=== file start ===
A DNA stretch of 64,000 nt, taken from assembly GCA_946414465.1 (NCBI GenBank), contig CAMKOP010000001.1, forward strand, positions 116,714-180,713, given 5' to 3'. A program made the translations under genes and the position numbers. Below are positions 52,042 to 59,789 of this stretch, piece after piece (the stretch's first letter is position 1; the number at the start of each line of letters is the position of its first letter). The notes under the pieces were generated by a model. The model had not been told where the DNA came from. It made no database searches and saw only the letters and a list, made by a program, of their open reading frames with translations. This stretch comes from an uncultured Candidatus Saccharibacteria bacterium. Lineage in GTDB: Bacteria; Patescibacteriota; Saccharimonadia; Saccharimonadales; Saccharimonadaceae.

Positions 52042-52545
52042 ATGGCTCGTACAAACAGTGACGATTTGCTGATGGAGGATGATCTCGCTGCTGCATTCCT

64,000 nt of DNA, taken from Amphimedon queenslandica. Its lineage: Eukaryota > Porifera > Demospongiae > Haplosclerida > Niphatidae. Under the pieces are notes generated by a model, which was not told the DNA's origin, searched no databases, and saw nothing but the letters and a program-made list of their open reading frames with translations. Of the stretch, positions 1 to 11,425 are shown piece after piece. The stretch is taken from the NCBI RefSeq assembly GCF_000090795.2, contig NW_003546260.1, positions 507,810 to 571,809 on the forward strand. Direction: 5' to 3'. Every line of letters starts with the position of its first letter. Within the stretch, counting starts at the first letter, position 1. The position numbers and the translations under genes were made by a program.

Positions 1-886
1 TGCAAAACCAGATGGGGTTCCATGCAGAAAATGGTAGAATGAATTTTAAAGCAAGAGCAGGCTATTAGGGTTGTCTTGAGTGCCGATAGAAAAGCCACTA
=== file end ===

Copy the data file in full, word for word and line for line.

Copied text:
A DNA stretch of 64,000 nt, taken from assembly GCA_946414465.1 (NCBI GenBank), contig CAMKOP010000001.1, forward strand, positions 116,714-180,713, given 5' to 3'. A program made the translations under genes and the position numbers. Below are positions 52,042 to 59,789 of this stretch, piece after piece (the stretch's first letter is position 1; the number at the start of each line of letters is the position of its first letter). The notes under the pieces were generated by a model. The model had not been told where the DNA came from. It made no database searches and saw only the letters and a list, made by a program, of their open reading frames with translations. This stretch comes from an uncultured Candidatus Saccharibacteria bacterium. Lineage in GTDB: Bacteria; Patescibacteriota; Saccharimonadia; Saccharimonadales; Saccharimonadaceae.

Positions 52042-52545
52042 ATGGCTCGTACAAACAGTGACGATTTGCTGATGGAGGATGATCTCGCTGCTGCATTCCT

64,000 nt of DNA, taken from Amphimedon queenslandica. Its lineage: Eukaryota > Porifera > Demospongiae > Haplosclerida > Niphatidae. Under the pieces are notes generated by a model, which was not told the DNA's origin, searched no databases, and saw nothing but the letters and a program-made list of their open reading frames with translations. Of the stretch, positions 1 to 11,425 are shown piece after piece. The stretch is taken from the NCBI RefSeq assembly GCF_000090795.2, contig NW_003546260.1, positions 507,810 to 571,809 on the forward strand. Direction: 5' to 3'. Every line of letters starts with the position of its first letter. Within the stretch, counting starts at the first letter, position 1. The position numbers and the translations under genes were made by a program.

Positions 1-886
1 TGCAAAACCAGATGGGGTTCCATGCAGAAAATGGTAGAATGAATTTTAAAGCAAGAGCAGGCTATTAGGGTTGTCTTGAGTGCCGATAGAAAAGCCACTA